Owasie Reid, a New York City EMT, was with a partner transporting a nursing home patient the Wednesday before last. As they were driving by a school in Brooklyn they were flagged down by a man who said that his 7-year-old girl was choking on her lunch and needed help. No one at the school was assisting the child, and so he did what any decent human being would do: he stopped and administered 1st aid, believing that the choking girl took priority over the stable nursing patient in his ambulance.
By the time Reid got to her, Noelia Echavarria had already turned blue. He cleared out the girl’s mouth, gave her an oxygen mask, and used a defibrillator and CPR to try and restart her heart. Sadly, his efforts seemed to have been in vain: the girl had been without oxygen for too long and after being declared brain dead, has since passed away.
Adding insult to injury in this situation, Reid was suspended without pay for making an “unauthorized stop” during the transport. It seems his superiors with the city of New York lack all common sense. “I don’t regret any of it,” says Reid, noting that he would do it all again. Good for him! We should be docking the pay of his supervisors; people who would apparently sacrifice a child’s life in the name of bureaucratic procedures.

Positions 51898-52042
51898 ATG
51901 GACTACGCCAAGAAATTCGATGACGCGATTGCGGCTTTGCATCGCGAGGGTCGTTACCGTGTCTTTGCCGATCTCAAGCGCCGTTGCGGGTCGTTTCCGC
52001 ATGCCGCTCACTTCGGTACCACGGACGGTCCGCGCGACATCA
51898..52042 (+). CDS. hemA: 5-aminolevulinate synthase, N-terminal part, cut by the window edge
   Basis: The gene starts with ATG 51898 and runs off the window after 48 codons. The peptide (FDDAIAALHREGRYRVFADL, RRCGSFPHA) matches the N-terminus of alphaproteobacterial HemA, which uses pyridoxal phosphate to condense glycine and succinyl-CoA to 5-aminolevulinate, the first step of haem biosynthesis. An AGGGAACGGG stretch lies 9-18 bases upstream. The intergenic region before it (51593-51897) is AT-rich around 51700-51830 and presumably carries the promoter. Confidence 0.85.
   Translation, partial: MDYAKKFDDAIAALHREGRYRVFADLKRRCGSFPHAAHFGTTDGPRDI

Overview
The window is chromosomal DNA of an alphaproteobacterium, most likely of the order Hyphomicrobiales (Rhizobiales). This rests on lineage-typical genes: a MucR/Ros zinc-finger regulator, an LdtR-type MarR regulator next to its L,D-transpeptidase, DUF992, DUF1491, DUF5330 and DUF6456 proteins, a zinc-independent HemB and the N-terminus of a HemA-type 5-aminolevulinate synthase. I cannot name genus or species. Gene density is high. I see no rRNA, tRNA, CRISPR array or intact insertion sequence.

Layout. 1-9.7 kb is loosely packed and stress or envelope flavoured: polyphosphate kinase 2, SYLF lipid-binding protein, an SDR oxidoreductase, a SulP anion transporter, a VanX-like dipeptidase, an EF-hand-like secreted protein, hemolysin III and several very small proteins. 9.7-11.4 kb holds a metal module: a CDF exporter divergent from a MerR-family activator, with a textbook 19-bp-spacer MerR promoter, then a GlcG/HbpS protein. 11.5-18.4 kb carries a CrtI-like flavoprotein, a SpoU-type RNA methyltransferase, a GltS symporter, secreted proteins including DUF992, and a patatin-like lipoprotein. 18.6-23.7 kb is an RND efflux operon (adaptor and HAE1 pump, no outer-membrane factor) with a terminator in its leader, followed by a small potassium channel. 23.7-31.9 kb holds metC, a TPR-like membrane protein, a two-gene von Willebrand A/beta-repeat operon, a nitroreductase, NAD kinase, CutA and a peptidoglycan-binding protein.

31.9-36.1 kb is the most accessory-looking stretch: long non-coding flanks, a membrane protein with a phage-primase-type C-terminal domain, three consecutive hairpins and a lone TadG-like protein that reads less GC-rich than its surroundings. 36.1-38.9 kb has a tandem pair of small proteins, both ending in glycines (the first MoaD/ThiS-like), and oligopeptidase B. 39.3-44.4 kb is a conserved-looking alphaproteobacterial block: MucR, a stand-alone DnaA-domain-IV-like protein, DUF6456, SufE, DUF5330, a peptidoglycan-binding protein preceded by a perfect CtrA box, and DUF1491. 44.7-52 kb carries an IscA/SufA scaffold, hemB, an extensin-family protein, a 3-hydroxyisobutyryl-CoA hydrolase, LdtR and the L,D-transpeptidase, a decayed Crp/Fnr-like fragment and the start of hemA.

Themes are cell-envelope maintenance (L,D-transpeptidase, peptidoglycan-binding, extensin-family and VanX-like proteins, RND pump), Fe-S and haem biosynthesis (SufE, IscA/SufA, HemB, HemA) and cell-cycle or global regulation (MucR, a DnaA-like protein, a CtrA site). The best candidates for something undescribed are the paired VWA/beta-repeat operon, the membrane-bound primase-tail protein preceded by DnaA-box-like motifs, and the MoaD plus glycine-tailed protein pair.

Let this also be a reminder to all parents and teachers: it’s very likely this girl could have been saved had someone (anyone) gotten to her sooner. There isn’t a lot of media attention paid to the threat of choking, but it happens all the time. There are a number of free resources www.keepyourchildsafe.org that deal with choking prevention, including printable coloring sheets that teach kids the Heimlich maneuver. Please take some time to prepare you’re own family or student.